Thank you so much for this article! I just took advantage of a citi balance transfer offer for 2.99% till Sept 2011 and when I got the confirmation letter it seemed to blur the lines between the terms balance transfer and cash advance and I went through some anxious moments fearing that the check I requested over the phone would end up being a cash advance, not a promotional balance transfer. I will call citi to make sure, but now I approach them well armed with information. I did this over the phone and am sure I requested the 2.99% versus the 0% for a shorter time, so I’m sure it’s OK and is a balance trsnsfer. Sadly, who trusts banks not to try to trick you these days?

  10. bek harper says:

    To follow up on my last comment, I did indeed receive a balance transfer with the 2.99% rate, so no problem there. Now it just occurred to me that when the time comes next September to pay off the promo balance and avoid a higher rate, will Citi apply my payment to this promo, or can they choose to apply my payment to the balance of an earlier promo (also 2.99%) that had no expiration date, and which I would like to keep out and continue paying monthly. Any ideas? The earlier balance transfer promo will have about an $8,000 balance, while the newer one will be about $9,000.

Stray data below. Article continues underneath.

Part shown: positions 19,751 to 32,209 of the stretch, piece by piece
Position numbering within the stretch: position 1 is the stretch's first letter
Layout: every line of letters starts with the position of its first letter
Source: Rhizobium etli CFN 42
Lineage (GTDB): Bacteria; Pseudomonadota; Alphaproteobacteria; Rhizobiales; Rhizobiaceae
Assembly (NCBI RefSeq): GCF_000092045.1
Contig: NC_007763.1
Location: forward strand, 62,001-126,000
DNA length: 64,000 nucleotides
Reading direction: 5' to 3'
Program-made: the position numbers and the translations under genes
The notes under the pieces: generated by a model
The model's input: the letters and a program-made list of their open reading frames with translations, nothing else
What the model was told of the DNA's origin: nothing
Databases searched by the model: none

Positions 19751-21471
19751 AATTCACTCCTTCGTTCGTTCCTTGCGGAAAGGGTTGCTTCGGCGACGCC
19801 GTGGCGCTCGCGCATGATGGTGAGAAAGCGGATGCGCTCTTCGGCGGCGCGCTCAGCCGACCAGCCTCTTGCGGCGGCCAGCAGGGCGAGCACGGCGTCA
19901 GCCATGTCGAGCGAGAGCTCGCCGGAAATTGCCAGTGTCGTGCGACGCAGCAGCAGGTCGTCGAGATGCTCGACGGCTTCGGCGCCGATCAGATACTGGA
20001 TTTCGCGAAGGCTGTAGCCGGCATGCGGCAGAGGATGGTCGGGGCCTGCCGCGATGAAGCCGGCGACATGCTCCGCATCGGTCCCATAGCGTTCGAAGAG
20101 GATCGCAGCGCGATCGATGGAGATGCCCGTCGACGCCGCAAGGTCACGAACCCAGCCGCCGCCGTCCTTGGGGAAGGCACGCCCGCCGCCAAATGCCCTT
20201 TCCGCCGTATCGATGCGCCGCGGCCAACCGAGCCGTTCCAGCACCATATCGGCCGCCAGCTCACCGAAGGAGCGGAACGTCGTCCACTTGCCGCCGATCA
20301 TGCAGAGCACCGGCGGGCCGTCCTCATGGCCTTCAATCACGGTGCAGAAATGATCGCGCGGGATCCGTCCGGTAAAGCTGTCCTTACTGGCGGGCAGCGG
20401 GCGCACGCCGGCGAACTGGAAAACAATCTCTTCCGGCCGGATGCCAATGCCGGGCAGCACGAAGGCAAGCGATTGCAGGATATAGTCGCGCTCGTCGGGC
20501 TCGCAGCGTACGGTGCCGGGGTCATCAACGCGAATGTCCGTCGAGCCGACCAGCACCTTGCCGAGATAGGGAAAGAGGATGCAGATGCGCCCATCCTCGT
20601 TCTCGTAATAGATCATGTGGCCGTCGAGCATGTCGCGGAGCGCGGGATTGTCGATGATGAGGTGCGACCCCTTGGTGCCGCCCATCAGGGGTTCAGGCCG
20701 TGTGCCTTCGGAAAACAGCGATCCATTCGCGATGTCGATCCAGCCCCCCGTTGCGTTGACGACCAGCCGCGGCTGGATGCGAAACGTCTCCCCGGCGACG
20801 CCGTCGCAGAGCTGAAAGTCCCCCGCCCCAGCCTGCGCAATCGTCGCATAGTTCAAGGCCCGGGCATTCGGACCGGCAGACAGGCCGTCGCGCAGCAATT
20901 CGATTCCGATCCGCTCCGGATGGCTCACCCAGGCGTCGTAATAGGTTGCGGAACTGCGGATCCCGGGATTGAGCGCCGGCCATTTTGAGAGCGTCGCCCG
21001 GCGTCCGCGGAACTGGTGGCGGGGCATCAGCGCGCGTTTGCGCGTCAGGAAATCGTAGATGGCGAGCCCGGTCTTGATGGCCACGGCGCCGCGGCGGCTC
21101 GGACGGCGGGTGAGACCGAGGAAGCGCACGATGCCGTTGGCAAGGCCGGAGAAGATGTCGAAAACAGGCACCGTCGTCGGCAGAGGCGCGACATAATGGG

• Chris says:

      Credit rules now require payments to go toward the higher interest rate. If you pay it before your rate goes up you MAY have it go toward the older balance, but if you wait until the rate goes up it will go toward the higher rate as I understand it.

  11. mary says:

    my visa just changed my balance transfer to a cash advance from 2008 ive called and no corection is being done ,.

  12. mary says:

    so if i dont pay the transfer in the promo period it changes to cash? i have exellent credit . never late since 2005,they lowered my limit , which i dont understand but it messed my credit report up , its good again . thanx if some one knows what action i should take please help.